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What is the 21st Century?: Uncertain Times

What is the 21st Century? is the weekly column where Ignatiy Vishnevetsky tries to find an answer to the titular question.


Above: A good print of Rossellini's Vanina Vanini?

An overcast Friday morning; I went down to the Film Center for a screening of Rossellini's Vanina Vanini (1961), which they'll be running this month. I sit down in the front row, the film starts. The opening credits, mustard lettering over a Venetian red background; an Italy somewhere between Doomed Love and Under Capricorn, all Schüfftan effects, painted backdrops and decor so detailed that there's no distinction between inside and outside (the story goes that they built the sets before they had a script). There are some Freemasons and the sort of evenly-lit intrigue that Rivette would make his twenty years later (daytime suspense is always more nerve-wracking: it's possible to escape from a shadow into the light, but from the light the only option is to go further into darkness).

The movie is being projected from what I'd unthinkingly call a "very good print." But why do I think this print is good for this film? And why these concerns—Rossellini, film prints, everything so 20th century—here? Because when we talk about the 21st century, we inevitably bring up the 20th. Why? Well, first off, because there's a lot more of it. Second, because a key feature of the 21st century is its direct interface with the 20th: there has never been as much history and culture as there is now, and never has there been so much access to it. Even though its unavailable on a Region 1 DVD and rarely screens, it's easier for a dedicated cinephile to see Vanina Vanini today than it would've been in 1970. There's an illusion of immediacy: the 20th century is hard to let go of because we've surrounded ourselves with its details. It was a potent century—so potent the atomic bomb couldn't destroy it. We are, so far, the museum century, the boutique century; the preservation of previous culture has become a more popular issue than the creation of a new one (it could be said that we're too busy cataloging Modernism to move past it or our reactions to it); we are expanding instead of building.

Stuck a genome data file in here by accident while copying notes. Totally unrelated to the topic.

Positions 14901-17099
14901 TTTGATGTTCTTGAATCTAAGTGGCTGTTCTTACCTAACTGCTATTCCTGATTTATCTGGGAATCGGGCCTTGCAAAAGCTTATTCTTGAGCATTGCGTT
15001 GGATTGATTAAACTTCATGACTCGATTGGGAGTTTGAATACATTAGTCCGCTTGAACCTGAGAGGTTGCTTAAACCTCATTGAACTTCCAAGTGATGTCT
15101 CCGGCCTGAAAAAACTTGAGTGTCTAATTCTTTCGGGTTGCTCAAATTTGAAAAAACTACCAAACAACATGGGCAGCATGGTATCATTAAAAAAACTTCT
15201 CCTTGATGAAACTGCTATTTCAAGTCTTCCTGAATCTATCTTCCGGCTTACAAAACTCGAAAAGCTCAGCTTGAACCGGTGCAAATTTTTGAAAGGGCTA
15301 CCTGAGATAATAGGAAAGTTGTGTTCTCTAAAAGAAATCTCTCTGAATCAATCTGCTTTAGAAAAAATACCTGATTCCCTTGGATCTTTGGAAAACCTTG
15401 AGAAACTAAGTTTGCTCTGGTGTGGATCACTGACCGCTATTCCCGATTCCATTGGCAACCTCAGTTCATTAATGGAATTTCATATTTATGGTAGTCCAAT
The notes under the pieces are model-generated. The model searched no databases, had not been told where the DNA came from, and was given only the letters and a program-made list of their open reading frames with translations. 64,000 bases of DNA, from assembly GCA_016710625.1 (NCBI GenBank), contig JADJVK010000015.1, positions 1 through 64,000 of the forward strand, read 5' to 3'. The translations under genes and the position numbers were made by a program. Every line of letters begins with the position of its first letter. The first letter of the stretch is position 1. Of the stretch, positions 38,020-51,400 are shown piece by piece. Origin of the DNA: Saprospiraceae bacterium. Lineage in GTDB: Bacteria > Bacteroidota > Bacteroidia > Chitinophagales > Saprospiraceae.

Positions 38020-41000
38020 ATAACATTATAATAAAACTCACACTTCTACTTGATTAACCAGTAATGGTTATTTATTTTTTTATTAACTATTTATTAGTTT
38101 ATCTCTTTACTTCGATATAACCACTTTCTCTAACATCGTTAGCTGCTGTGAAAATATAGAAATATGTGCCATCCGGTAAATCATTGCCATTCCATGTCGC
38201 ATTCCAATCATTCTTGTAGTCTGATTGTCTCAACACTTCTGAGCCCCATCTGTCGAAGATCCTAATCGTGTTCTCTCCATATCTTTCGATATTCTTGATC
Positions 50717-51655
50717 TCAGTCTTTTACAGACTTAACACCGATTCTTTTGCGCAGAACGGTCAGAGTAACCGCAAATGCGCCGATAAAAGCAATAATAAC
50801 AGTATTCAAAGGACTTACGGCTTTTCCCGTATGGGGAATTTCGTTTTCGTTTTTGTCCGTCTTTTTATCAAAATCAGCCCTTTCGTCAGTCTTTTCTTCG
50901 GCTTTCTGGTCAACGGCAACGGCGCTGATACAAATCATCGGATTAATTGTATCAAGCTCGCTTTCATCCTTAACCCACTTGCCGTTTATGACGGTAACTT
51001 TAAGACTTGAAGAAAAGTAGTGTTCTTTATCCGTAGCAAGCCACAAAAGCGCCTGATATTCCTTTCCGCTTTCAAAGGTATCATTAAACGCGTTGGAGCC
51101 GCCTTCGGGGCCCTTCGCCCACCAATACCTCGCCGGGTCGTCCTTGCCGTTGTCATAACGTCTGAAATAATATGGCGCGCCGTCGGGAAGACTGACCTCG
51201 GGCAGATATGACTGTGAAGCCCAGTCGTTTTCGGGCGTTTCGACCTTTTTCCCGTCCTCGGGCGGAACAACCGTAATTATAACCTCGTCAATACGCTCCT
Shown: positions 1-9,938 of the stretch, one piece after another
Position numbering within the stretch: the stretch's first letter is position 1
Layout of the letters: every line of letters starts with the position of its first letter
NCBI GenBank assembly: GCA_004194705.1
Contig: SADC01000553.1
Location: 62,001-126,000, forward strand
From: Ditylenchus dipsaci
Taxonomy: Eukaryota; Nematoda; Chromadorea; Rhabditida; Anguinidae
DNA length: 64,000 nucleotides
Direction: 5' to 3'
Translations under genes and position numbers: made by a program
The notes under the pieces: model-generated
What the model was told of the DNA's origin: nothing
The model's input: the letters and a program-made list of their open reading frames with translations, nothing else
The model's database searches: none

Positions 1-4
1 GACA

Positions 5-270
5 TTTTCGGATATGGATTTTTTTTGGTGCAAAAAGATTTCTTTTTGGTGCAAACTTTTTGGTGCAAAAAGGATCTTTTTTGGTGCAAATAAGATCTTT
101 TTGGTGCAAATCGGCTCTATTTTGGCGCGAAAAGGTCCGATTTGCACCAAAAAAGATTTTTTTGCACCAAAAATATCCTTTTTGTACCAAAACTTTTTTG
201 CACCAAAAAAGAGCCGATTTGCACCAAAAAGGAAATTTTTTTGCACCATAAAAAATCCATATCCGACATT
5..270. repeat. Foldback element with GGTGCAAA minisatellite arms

I'll sometimes say that I'd rather watch five different subpar prints than the same "good" print five times, one of those crisp numbers that faithfully inverts the original camera negative (the negative has always been something like a mold, and it provides a link between filmmaking and casting, lithography or metal sculpture—though the loose decoupage of much digital filmmaking and the large amount of editing and adjusting involved is closer to marble sculpture, which has always had a place in cinema, especially in the non finito technique of late Welles). A film print isn’t just a representation of a movie (or half of a movie; the other half is provided by the audience), but a history and an experience in and of itself. Scratches are both scars and brush strokes. If we're going to lament the slow disappearance of the film print, it shouldn't be because of a loss of quality (yes, for now 35mm is better, but technology moves fast), but because of a loss of variation. Sometimes even a loss of imagination; I remember a print of Lola Montes so pink you had to imagine what the colors must’ve looked like. And then there's the arbitrary structure imposed by reel changes; there aren’t many things better than when half of a two-projector set-up breaks down, widening a print’s seams (two intense experiences that resulted from such situations: Mother and Son broken up into passages or even stanzas, and 4 Months, 3 Weeks and 2 Days, whose long takes meant that there was a five-minute blackout after every couple of scenes, turning the movie into a serial).